Posts Tagged ‘fMRI’

The largest scale effort is the Human Connectome Project, involving a consortium of institutions here and abroad

Why Brain-Mapping Efforts Matter

In this article for Scientific American, I tackle some common criticisms of big brain-mapping projects like the Human Connectome Project and the Brain Activity Map. Are they too complex to be feasible in our lifetimes? Maybe so. Do we even know exactly what we’re trying to achieve? It isn’t always precisely clear. But I argue […]

Matt Wall

Brain Scans and Bold Plans: Our Interview with Matt Wall

Sometimes, a conversation takes you to places you never would’ve expected. Matt Wall and I struck up a chat about brain-scanning technology early this year, and he mentioned that he’d like to do an interview for The Connectome. Since he’s got 5+ years of published brain research under his belt, I jumped at the chance. […]

Don't Forget

Forget Me Not

Having trouble remembering where you left your keys? You can improve with a little practice, says a new study. It’s an idea that had never occurred to me before, but one that seems weirdly obvious once you think about it: people who train their brains to recall the locations of objects for a few minutes […]

"My lord! 'Tis improper to influence the lady's anterior cingulate!"

Learning Expectations

Researchers have isolated a specific pathway our brains use when learning new beliefs about others’ motivations, a new study says. Though this type of learning, like many others, depends heavily on the neurotransmitter chemical dopamine‘s influence in a set of ancient brain structures called the basal ganglia, it’s also influenced by the rostral anterior cingulate cortex (ACC) – a structure […]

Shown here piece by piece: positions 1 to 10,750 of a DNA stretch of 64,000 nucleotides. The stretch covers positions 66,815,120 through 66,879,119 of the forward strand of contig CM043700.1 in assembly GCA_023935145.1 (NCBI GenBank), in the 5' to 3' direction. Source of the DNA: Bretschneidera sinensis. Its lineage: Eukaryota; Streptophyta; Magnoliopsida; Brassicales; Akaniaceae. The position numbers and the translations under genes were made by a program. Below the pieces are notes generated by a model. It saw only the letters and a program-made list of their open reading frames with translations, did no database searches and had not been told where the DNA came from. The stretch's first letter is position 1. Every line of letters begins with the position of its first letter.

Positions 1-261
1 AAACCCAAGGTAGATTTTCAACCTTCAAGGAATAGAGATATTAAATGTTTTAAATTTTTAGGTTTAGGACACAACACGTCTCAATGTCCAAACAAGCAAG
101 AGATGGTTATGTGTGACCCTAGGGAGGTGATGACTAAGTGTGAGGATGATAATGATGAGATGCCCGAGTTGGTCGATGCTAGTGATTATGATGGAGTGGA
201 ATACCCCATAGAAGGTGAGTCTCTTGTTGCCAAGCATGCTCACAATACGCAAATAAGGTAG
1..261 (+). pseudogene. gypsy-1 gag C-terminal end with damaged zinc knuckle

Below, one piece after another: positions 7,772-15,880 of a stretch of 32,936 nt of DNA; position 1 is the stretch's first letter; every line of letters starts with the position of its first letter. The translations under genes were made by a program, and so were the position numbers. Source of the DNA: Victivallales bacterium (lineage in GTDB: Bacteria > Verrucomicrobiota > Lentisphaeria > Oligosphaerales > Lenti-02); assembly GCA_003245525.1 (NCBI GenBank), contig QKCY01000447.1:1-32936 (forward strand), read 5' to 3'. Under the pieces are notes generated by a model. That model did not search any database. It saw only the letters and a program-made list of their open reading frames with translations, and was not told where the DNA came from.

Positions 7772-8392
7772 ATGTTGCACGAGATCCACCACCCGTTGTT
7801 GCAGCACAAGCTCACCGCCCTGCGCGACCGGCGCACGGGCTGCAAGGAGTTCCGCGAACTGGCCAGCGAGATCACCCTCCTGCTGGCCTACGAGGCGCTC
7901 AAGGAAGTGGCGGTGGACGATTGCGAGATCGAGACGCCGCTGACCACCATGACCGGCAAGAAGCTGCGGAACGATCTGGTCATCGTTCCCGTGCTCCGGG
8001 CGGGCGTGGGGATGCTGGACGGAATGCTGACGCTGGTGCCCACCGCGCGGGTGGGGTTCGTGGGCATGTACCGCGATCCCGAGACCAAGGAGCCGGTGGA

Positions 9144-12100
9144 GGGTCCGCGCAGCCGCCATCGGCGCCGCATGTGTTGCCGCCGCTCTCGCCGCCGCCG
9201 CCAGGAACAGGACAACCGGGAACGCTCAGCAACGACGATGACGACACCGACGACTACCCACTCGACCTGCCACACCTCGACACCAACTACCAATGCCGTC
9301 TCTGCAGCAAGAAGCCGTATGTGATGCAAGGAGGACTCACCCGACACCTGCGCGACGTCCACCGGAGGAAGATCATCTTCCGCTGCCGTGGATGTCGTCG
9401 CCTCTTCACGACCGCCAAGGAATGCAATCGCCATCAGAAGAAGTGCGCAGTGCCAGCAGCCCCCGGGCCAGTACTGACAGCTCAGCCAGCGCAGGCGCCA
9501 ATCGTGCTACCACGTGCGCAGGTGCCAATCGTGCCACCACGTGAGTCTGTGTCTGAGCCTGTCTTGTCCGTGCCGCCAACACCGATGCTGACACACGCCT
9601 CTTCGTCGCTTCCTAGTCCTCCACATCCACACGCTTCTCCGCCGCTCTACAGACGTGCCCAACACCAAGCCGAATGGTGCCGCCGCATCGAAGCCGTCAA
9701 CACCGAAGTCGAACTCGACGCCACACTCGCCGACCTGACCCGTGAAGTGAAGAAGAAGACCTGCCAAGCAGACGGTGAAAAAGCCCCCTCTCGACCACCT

Sacred Values

Principles on which we refuse to change our stance are processed via separate neural pathways from those we’re more flexible on, says a new study. Our minds process many decisions in moral “gray areas” by weighing the risks and rewards involved – so if the risk is lessened or the reward increased, we’re sometimes willing […]

I Know Kung Fu

New technology may soon enable us download knowledge directly into our brains, says a new study. By decoding activation patterns from fMRI scans and then reproducing them as direct input to a precise area of the brain, the new system may be able to “teach” neural networks by example – priming them to fire in […]

The Brain Lab Tour

This past weekend, I got to visit one of the coolest places I’ve ever seen: the UCLA Laboratory of Neuro Imaging (LONI). So just for today, I’m gonna take a break from news reporting, and tell you a little about what goes on inside an actual cutting-edge neuroscience lab. Sound good? OK, let’s go! I’m […]

Psychopathic Anatomy

The brains of psychopaths have a significant physical difference from those of non-psychopaths, says a new study. In a psychopath’s brain, white matter (connective neural tissue) links between the ventromedial prefrontal cortex (vmPFC) and amygdala are unusually weak. This means a major brain area involved in anticipating risk (the vmPFC) is only weakly connected with an area […]

Musical Matchups

Our brains process music via different sensory pathways depending on what we think its source is, a new study finds. As our brains organize information from our senses into a coherent representation of the world around us, they’re constantly hard at work associating data from one sense – say, sight – with data from another – say, hearing. A […]

Paying Awareness

Attention and awareness are actually two fundamentally different mental processes, and they often operate separately, says a new study. Certain parts of the brain – such as the primary visual cortex (V1) – are activated in response to attention but not to awareness; and for others, the reverse is the case. In short, the processes of […]

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